Joe Cilia discusses workmanship tolerances in drylining, what the standards say and how to manage client expectations.

The acceptable tolerances or deviation when installing drylining are included within the workmanship clauses in a specification, but are they always standard or are enhanced tolerances being asked for as standard which can lead to disputes on site?

What is acceptable, what can be done to ensure clients are satisfied with the end result so that you get paid?
Let’s start by looking at what the British standards say. BS 8212: 1995 Code of practice for drylining and partitions using gypsum plasterboard,
describes the deviations and tolerances of the finished surfaces. Tolerances are also described in BS 8000-8: 1994 Workmanship on building sites – code of practice for plasterboard
partitions and linings. These are the same as the BS 8212 requirements.

Where the framework of a partition or a lining is independent of the structure, the deviation from the setting out positions should be within the following tolerances:
• The offset on plan from an agreed line or position, measured at the setting out level (ceiling or fl oor) ±3mm
• The offset from vertical, measured above or below the setting out position (ceiling or fl oor) ±5mm

Finished surfaces of partitions and independent linings
The deviations in the position of a finished surface of a partition or lining from the straight line connecting end points of the partition should be within a band of 10mm (see figure 1).

The measurements should be taken at approximately 600mm above fi nished fl oor level and should be accompanied by measurements of the partitions or linings vertically at the measuring
points and should be within the 10mm band.

It is not uncommon for these requirements to be amended when a higher standard of workmanship tolerances is required and it will be necessary to use enhanced methods of setting out, installation and checking when this is specified.

Control samples: It is recommended to install a control sample that can be maintained in an area where it can be referenced throughout the contract. This will be invaluable in the case of any dispute over the quality of the installation. This is especially true where enhanced tolerances are requested.

Crown of joint (tape and jointing): The maximum increase should not exceed 3mm when measured using a 450mm straightedge (see fi gure 2).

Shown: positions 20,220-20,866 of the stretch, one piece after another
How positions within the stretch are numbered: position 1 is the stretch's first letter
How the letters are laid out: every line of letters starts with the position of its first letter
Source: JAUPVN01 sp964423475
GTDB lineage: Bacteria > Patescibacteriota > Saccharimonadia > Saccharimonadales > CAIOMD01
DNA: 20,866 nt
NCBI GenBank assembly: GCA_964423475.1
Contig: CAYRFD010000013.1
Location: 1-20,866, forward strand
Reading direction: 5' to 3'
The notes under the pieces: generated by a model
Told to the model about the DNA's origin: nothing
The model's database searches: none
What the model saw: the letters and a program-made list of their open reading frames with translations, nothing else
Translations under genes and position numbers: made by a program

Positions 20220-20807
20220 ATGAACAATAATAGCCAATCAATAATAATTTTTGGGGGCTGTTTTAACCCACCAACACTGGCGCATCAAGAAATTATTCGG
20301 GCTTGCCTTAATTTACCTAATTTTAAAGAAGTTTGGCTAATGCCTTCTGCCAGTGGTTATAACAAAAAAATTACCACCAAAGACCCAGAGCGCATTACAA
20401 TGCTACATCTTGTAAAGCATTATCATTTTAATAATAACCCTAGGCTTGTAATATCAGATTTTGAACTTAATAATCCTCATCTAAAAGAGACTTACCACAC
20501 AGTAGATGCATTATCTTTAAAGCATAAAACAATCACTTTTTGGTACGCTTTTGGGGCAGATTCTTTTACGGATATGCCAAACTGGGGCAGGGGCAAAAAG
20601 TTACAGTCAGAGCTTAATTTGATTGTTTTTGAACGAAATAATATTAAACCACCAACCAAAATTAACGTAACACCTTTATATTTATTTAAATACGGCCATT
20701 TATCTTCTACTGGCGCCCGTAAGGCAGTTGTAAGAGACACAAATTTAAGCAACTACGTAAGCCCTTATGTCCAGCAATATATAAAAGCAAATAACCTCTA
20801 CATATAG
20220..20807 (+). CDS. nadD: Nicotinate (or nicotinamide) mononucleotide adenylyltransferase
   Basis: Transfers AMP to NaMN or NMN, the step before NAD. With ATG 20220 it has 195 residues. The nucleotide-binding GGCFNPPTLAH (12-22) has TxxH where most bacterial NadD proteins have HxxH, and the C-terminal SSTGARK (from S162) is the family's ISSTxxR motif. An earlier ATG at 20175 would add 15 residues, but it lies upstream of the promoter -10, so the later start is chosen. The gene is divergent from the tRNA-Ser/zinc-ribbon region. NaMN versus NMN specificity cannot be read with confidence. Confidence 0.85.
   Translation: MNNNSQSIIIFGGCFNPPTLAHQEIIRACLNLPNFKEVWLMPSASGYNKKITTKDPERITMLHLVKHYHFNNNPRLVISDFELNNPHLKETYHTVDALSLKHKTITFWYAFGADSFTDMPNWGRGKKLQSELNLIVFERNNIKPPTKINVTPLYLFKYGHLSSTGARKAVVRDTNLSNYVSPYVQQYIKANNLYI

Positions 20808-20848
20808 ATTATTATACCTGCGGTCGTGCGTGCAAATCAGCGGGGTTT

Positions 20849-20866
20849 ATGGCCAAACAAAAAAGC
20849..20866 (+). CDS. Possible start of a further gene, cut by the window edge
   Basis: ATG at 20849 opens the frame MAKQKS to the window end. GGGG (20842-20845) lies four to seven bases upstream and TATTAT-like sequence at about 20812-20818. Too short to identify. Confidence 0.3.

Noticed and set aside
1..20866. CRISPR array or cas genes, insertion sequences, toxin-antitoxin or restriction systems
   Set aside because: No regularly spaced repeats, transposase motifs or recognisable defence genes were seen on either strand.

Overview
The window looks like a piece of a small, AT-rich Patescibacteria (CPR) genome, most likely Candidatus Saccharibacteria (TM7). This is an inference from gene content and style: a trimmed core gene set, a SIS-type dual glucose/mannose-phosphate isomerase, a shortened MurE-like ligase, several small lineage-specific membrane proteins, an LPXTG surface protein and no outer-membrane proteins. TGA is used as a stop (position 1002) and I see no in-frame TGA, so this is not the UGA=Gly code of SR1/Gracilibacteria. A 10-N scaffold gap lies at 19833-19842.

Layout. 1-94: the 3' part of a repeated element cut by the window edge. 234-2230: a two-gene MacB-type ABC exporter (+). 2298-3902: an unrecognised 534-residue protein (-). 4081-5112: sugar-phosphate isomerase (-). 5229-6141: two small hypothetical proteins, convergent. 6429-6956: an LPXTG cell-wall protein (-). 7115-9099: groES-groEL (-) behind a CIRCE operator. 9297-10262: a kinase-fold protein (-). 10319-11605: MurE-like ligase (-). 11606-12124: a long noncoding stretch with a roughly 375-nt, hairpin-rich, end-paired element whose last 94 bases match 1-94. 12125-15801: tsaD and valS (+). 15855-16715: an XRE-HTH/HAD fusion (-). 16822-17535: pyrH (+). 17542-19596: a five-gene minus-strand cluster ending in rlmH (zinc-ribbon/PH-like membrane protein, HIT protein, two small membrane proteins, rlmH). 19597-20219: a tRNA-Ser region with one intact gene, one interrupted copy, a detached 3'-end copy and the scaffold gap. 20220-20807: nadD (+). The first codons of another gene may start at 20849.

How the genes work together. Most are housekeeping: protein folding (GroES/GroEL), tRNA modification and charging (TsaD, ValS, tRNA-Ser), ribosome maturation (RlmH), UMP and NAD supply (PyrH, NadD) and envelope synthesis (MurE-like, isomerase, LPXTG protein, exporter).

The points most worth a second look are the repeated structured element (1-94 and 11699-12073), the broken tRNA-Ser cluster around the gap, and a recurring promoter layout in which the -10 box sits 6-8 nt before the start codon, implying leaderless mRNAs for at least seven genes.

External angles (tape and jointing): The maximum increase should not exceed 4mm projection from either face.

Internal angles (tape and jointing): The maximum increase should not exceed 5mm projection from either face (see fi gure 3). The increased thickness of the partition should be not more than 4mm around openings (door heads, access panels etc). These tolerances are specific to tape and jointing, where noted.

To avoid stepping when using C studs it is recommended that the boarding sequence is carried out as recommended by the system supplier, which may vary.

BS EN 13914-2: 2016 Design, preparation and application of external rendering and internal plastering Part 2: Internal Plastering states: “The flatness of the plastered fi nish will depend upon the accuracy to which the background has been constructed and the thickness of the plaster specifi ed. Thinner applications of plaster will only overcome minor irregularities or small deviations from line of the background. In general, no tolerance can be laid down for very thin plaster coats since these will closely follow the contour of the background.”

Where there are no specific enhanced tolerances specified, it would be standard practice to use the tolerances stated for the drylining and ceiling specifi cation and in BS 8212 and BS EN 13964 as the standard to be achieved for the skim.

The natural glancing light, such as from full height windows, should be known and this should be included in a specifi cation. The level of lighting will have a critical effect on the appearance of the fi nished surface, so any temporary lighting conditions should simulate the same or higher lighting conditions produced by the final permanent installation.

Inspecting the completed work
When inspecting completed plasterwork for acceptance, surfaces should be viewed from the entrance doorway and from the centre of the room in a normal domestic house and from about two metres away from the surface in larger areas. BS EN 13914-2 states that contract documentation should specify if the final lighting of any surface is to fall at glancing angles.

Inspecting finished surfaces with LED lights held against the work is not an acceptable method of inspection.

FIS offers an independent advisory service which reports on site issues including plaster finishes. Visit
for more details.